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Re: Making shared libraries (DLLs) on Windows: -no-undefined

From: Ralf Wildenhues
Subject: Re: Making shared libraries (DLLs) on Windows: -no-undefined
Date: Mon, 30 Apr 2007 14:05:23 +0200
User-agent: Mutt/1.5.15 (2007-04-13)

* John Brown wrote on Mon, Apr 30, 2007 at 01:27:42PM CEST:
> Brian Dessent <brian <at>> writes:
> > 
> > Libtool will *not* create shared libraries without -no-undefined on PE
> > targets, period.
> <cut>
> >  So yes, you
> > need to either use -no-undefined unconditionally, or conditionalized on
> > PE targets.  See
> > <> for a little
> > of the history.

> I am not really convinced that this behaviour is right.

It is how libtool currently works.  Period.  There may be something to
discuss whether this is the best imaginable solution, but not whether
this is how it currently works.

> It looks like discrimination against users of the evil M$ O/S ,

Even if it were: the amount of extra work needed to port applications
using shared libraries (that already work seemless on a dozen unix-like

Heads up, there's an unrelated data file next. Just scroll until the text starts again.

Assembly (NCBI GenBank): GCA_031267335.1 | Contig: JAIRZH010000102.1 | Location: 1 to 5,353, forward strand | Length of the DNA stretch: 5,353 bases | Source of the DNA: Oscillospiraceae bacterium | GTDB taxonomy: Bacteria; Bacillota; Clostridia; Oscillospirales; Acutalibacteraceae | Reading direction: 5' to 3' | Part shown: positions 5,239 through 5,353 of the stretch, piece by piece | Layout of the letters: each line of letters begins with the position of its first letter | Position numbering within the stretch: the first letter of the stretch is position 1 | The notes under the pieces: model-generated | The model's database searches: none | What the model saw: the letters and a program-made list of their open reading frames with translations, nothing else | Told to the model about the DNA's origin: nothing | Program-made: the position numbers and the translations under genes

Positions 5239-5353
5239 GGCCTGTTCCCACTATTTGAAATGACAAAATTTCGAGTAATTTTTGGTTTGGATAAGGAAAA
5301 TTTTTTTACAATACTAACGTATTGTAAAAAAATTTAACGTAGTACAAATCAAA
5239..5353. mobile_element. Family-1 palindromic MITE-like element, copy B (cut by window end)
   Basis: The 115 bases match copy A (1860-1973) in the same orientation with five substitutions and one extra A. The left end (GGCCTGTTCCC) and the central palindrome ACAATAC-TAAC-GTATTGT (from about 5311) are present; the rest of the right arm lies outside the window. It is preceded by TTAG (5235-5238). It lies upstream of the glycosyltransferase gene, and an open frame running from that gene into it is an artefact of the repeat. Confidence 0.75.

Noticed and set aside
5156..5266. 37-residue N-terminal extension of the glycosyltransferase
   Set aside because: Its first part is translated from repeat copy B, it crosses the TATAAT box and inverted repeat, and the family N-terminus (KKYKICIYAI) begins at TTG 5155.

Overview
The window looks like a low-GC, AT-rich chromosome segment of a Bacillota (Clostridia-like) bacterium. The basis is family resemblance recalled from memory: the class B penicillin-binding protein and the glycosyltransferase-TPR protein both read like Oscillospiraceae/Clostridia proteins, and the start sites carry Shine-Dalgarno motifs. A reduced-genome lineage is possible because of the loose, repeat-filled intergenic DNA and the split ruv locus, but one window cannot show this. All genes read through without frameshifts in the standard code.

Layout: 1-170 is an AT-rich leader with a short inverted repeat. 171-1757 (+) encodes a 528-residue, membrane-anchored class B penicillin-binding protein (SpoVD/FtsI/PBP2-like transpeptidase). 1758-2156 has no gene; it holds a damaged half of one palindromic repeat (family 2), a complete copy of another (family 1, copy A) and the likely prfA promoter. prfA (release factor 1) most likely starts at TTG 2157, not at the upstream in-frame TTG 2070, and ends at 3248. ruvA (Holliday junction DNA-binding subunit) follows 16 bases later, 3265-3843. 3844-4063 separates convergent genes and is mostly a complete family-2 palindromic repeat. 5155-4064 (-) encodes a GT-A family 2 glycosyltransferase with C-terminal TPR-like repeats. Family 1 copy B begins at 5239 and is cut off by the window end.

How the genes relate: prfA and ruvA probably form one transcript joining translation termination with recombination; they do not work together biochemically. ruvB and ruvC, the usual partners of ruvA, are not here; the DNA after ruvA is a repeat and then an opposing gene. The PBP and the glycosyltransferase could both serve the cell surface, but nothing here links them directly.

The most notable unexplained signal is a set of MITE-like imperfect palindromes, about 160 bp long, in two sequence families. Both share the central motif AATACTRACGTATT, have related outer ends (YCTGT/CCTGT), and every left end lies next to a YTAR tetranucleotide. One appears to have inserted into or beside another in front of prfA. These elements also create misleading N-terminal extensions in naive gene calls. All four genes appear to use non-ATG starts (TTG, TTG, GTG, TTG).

systems) would very much be worth such a discrimination.  There is no
discrimination against users, though.  I don't see how end-users come
into play here.  Developers of software to be run on w32 do.  Roughly
20% of the script text of (the input from which libtool is
generated) just deals with w32-specific hacks, bugs, and warts.  As long
as I have done Libtool maintenance, more than a third of the work has
been devoted to w32 systems alone.

Note that with some luck, you can just pass

to libtool on about any system.  At least with C, there should be few
issues.  (Not so sure about C++.)

> but I know nothing about
> writing programs for multiple platforms, so I cannot argue.

So let yourself be convinced, please.

> Just for my information:
> I gather that on Linux, you *can* create a shared library with
> undefined symbols.


> 1) Why would anyone do that intentionally?

Good question.  To allow circular references in shared libraries, for
example.  Some unportable hacks are other examples.  My impression is
that most library authors do not do it.

> 2) Assuming that it was a mistake, could it happen silently?

Yes.  The GNU binutils linker has '-z defs', but it doesn't work too
well with GNU libc (IIRC; I think that falls into the category
'unportable hacks').  Which is why libtool does not make use of it.

> 3) What are the consequences?

If you take care that symbols are provided at the time a program that
uses the library starts (or a module is loaded), then there are no bad
consequences on GNU/Linux.

Hope that helps.  Apologies if this sounded like a rant; if it did, then
it wasn't directed at you (or anyone else, FWIW) personally.


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